A Crack in the War on Drugs
November 12, 2007 11:31 PM   Subscribe

The US Sentencing Commission has recommended that Federal sentencing guidelines be reduced for crimes involving crack cocaine -- and is now deliberating making the new guidelines retroactive for prisoners already incarcerated. [WaPo] If taken into effect, about 3,800 inmates could be released by this time next year.

The disparity in sentencing between crack and powdered cocaine has been well documented. There are now several bills in Congress that would equalize the sentences given for distribution and possession of both substances. Is this an isolated event, or could this be the harbinger of an overall thaw in the War on Drugs? [WaPo - article largely on poppy cultivation, but also dovetails with crack and cocaine]
posted by Avenger (29 comments total) 2 users marked this as a favorite
Is this an isolated event, or could this be the harbinger of an overall thaw in the War on Drugs?

More likely, harbinger of a new phase in the oscillating zeitgeist that is American politics.
posted by daksya at 11:41 PM on November 12, 2007

I think it means the Republicans are expecting a Democrat to be the next President.
posted by dirigibleman at 11:50 PM on November 12, 2007

This will wendell.
posted by Poolio at 11:51 PM on November 12, 2007

It'd be crazy not to try crack with these low, low sentencing guidlines.
posted by stavrogin at 12:05 AM on November 13, 2007 [16 favorites]

Reduce sentencing in an effort to relax on drugs a bit, but reduce sentencing on a volatile enough drug that offenders are likely to cause problems. Point this out as a necessity that all drugs are bad and must be taken more seriously. Use this as an argument against hallucinogens and marijuana, regardless of the tenuous connections. Continue addiction to prescription painkillers, leaving punishments light because it's not a bad drug, it can't be if a doctor prescribed it.

Oh, and huge kickbacks from legal drug manufacturers (Alcohol and tobacco corporations), where the profit comes in. Maybe a few ???s in there for good measure.
posted by Saydur at 3:42 AM on November 13, 2007

People hooked on crack need some kind of help. They're not gonna get it in jail, long sentence or short. People selling crack to people hooked on it still need to be incarcerated, although this gets sticky where people are selling it to support their addiction. It's a god-awfully addicting drug, and when you're in its grips, they law is not something that even comes into play as your impaired mind seeks the next fix. It wouldn't help much to reduce usage if they were hanging crack addicts from telephone poles. (though it would reduce recidivism, I guess*)

If a reduction in incarceration rates results in a net savings to the justice system, please, for the love of humanity, let's see that money go towards an increase in in-patient treatment centers.

/Bleeding heart librul, speaking from experience.

posted by Devils Rancher at 4:11 AM on November 13, 2007

Oscillating Zeitgeist will be the name of my next band.
posted by Faint of Butt at 4:16 AM on November 13, 2007

In this country our sentences for non-violent drug offenders are too long and our sentences for violent offenders are too short.
posted by caddis at 4:30 AM on November 13, 2007

"3,800 inmates could be released" - as in put on boats and ferried to Cuba?

Somebody finally figured out how to pay Castro back.
posted by Kirth Gerson at 4:34 AM on November 13, 2007

If taken into effect, about 3,800 inmates could be released by this time next year.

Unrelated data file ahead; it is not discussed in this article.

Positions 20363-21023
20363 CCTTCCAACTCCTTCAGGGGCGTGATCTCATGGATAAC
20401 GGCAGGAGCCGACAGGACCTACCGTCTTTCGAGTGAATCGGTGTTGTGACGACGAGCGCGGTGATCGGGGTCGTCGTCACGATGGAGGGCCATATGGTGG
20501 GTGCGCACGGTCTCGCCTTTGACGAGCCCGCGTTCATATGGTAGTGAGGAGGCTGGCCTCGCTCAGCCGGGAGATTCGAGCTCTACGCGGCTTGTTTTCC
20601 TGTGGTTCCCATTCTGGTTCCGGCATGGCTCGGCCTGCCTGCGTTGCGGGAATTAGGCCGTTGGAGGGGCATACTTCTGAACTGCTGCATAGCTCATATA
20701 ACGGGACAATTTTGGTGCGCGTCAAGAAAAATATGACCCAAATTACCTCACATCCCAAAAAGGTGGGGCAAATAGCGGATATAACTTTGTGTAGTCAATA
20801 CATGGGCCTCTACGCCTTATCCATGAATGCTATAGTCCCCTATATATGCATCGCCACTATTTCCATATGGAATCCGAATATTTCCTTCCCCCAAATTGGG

And without any treatment or funding for proper rehabilitation programs, they'll mostly go right back to selling and/or doing crack.

I sincerely doubt this will take effect, anyway. The prison system is far too profitable and "tough on poor black people crime" is far too politically beneficial for anyone in a position to enact the recommendations to actually do it. I mean, seriously, next year is an election; do you think anyone wants "let four thousand crack addicts back onto the streets" used in an ad against them?
posted by XQUZYPHYR at 4:50 AM on November 13, 2007

If taken into effect, about 3,800 inmates could be released by this time next year.

And if even one of these Willie Hortons commits another crime there will be hell to pay at the ballot box.
posted by three blind mice at 5:30 AM on November 13, 2007

If you get caught using crack, they should just give you a couple of pounds of it and send you on your way. Problem solved.
posted by Mr_Zero at 6:13 AM on November 13, 2007

In this country our sentences for non-violent drug offenders are too long and our sentences for violent offenders are too short.


Here's the average time served for violent crimes: (remember, average indicates that many people served *less* than the stated number.)

Homicide, 71 months.
Rape, 65 months.
Kidnapping, 52 months.
Robbery, 44 months.
Sexual Assault, 35 months.
Assault, 29 months.
Other Violent Crimes, 28 months.

And Mandatory Minimums for non-violent drug crimes: (Note that good behaviour, etc can only reduce these by a maximum of 15%, and that these figures double if you have a previous offense.)

60 months:
1 gram of LSD (including carrier)
5 grams of crack
500 grams of cocaine
100 marijuana plants

120 months:

10 grams of LSD (including carrier)
50 grams of crack:
5000 grams of cocaine
1000 marijuana plants

These stats indicate why it is that the US has 2.2 million people in jail and another 5 million people on probation or parole.

It's time to admit that the "War On Drugs" was a terrible idea.
posted by Tacos Are Pretty Great at 6:36 AM on November 13, 2007 [4 favorites]

There are two sides to this believe it or not. Our jails are over-crowded anyways and if they are releasing people that used it once or twice then this will save room. On the other side, some of them will use/sell it again and end up back in jail. Who is to blame to begin with? The people who can't break the addiction! We can arrest every dealer on the streets but as long as there is a market for someone there will be someone willing to sell the product. These addicts will get their fix from someone. They could care less who. You arrest the dealer on 4th st. and a new one will pop up on 9th. The only way to eliminate this problem is to eliminate the addiction. Once the addiction is gone then there will be no market for crack, ergo no money to be made in the selling of it. Thus ending the drug problem. So all we really need is someway to eliminate the addiction and we are in the clear.